Oil Snaps 3-Day Rally
(Bloomberg) -- Oil fell to near $53 a barrel as America’s rig count rose for the first time this year, signaling further increases in the nation’s crude production, while Venezuela’s rival leaders jockeyed for control of the military.
Futures in New York dropped as much as 1.6 percent after climbing 2.1 percent over the previous three sessions. The number of rigs targeting oil rose by 10 to 862, data from oilfield-services provider Baker Hughes showed, as this year’s rising crude prices buoyed optimism. Venezuela abandoned its decision to sever diplomatic ties with the U.S., while President Nicolas Maduro and National Assembly leader Juan Guaido sought the backing of the country’s armed forces.
Oil has advanced 17 percent in 2019 as the Organization of Petroleum Exporting Countries and its allies began cutting production to ease concerns over a supply glut, although record U.S. production, rising stockpiles and the trade war are capping gains. A deepening crisis in Venezuela had a small upward impact on prices last week, and the prospect of U.S. sanctions on the nation is also threatening to make it more challenging for OPEC to manage markets.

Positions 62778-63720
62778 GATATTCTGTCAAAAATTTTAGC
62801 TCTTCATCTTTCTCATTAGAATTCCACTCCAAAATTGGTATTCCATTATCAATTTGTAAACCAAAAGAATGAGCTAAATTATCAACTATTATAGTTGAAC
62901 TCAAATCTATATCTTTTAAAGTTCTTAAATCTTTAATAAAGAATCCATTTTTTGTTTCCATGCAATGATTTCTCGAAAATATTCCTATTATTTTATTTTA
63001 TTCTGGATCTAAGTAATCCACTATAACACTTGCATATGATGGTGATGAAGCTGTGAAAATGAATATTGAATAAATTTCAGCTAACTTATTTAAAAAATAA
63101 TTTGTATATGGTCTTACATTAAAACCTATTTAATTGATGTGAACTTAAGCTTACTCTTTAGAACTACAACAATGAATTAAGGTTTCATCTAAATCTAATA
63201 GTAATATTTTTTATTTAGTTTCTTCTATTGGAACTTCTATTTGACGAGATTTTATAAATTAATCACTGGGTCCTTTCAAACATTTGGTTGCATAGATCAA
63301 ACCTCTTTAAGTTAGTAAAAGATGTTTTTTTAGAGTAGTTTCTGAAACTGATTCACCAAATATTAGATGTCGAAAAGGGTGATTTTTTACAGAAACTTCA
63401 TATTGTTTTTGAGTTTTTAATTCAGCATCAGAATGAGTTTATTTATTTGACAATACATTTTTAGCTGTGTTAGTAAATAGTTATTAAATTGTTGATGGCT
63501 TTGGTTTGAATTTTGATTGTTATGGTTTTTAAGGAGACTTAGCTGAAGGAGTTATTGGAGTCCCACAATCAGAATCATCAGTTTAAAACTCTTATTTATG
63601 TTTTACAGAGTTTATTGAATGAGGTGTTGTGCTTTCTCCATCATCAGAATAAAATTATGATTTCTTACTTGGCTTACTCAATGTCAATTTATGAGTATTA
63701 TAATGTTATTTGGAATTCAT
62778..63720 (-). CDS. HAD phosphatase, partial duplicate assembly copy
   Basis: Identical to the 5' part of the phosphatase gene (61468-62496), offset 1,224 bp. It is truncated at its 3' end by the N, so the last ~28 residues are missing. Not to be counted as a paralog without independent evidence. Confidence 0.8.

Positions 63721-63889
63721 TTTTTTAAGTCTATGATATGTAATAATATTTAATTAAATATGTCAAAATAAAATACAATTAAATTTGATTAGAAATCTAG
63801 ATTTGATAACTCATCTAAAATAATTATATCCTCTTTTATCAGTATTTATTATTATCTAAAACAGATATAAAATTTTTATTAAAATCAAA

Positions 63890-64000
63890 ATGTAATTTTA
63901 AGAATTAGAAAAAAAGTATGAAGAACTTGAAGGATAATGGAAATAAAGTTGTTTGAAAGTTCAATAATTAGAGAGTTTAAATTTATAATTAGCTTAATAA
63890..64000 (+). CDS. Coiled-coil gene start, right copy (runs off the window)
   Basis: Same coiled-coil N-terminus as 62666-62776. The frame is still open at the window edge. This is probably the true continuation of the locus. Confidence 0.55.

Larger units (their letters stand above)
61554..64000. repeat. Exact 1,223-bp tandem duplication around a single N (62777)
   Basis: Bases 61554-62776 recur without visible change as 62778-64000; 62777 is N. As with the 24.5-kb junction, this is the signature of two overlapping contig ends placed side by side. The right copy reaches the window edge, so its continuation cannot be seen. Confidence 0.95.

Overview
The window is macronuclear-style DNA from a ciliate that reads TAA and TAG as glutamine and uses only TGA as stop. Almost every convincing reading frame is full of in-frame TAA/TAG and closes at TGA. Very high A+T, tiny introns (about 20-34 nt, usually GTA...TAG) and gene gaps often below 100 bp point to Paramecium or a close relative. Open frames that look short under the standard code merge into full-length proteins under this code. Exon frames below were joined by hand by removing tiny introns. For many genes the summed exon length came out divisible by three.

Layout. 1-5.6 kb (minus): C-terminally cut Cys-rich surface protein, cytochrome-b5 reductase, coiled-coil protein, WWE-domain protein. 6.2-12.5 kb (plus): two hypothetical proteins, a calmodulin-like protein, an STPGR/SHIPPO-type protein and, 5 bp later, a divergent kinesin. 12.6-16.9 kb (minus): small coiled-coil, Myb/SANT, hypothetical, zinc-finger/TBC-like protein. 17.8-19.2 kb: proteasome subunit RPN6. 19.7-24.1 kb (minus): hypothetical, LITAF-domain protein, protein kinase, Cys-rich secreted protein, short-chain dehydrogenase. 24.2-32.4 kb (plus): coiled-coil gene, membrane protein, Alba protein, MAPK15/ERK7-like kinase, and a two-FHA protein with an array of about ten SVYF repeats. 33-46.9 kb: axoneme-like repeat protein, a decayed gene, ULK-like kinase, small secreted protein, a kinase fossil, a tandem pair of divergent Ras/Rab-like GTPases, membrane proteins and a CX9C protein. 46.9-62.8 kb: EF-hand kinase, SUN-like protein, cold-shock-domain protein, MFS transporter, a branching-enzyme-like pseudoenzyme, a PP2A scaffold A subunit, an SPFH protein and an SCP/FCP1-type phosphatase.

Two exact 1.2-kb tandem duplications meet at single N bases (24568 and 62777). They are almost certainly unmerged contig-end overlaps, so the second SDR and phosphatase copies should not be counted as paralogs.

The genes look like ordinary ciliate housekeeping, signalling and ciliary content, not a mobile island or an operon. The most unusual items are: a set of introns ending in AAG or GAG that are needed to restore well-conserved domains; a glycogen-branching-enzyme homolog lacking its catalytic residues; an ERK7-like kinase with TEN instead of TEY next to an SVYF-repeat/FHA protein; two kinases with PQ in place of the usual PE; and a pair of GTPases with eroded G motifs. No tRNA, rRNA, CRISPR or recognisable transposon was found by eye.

“Rigs may continue to increase over the next few weeks” following the rebound in crude prices, said Satoru Yoshida, a commodity analyst at Rakuten Securities Inc. in Tokyo. While markets “largely shrugged off recent news regarding Venezuela, prices could be pushed up if the situation intensifies further,” he said.
West Texas Intermediate crude for March delivery fell 73 cents to $52.96 a barrel on the New York Mercantile Exchange as of 7:45 a.m. in London. The contract rose 56 cents to $53.69 on Friday.
Brent for March settlement dropped 74 cents to $60.90 a barrel on the London-based ICE Futures Europe exchange. The contract added 55 cents to settle at $61.64 on Friday. The global benchmark crude traded at a $7.93 premium to WTI.
Venezuelan President Maduro on Saturday sought to deflate tensions with the U.S. by backing off his earlier order to expel all diplomats. A small number of American diplomats in Venezuela will remain, Maduro said in an interview with CNN-Turk, even as he criticized U.S. Secretary of State Michael Pompeo, who urged other nations to “pick a side” between Maduro and his oppositions.
Meanwhile, hedge funds are becoming more bullish on oil’s prospects. They boosted wagers on increasing Brent crude prices by 17 percent in the week ended Jan. 22, the biggest increase since August, according to data released Friday by ICE Futures Europe. Short-selling bets have plunged by 36 percent this month, the biggest three-week drop in about a year.
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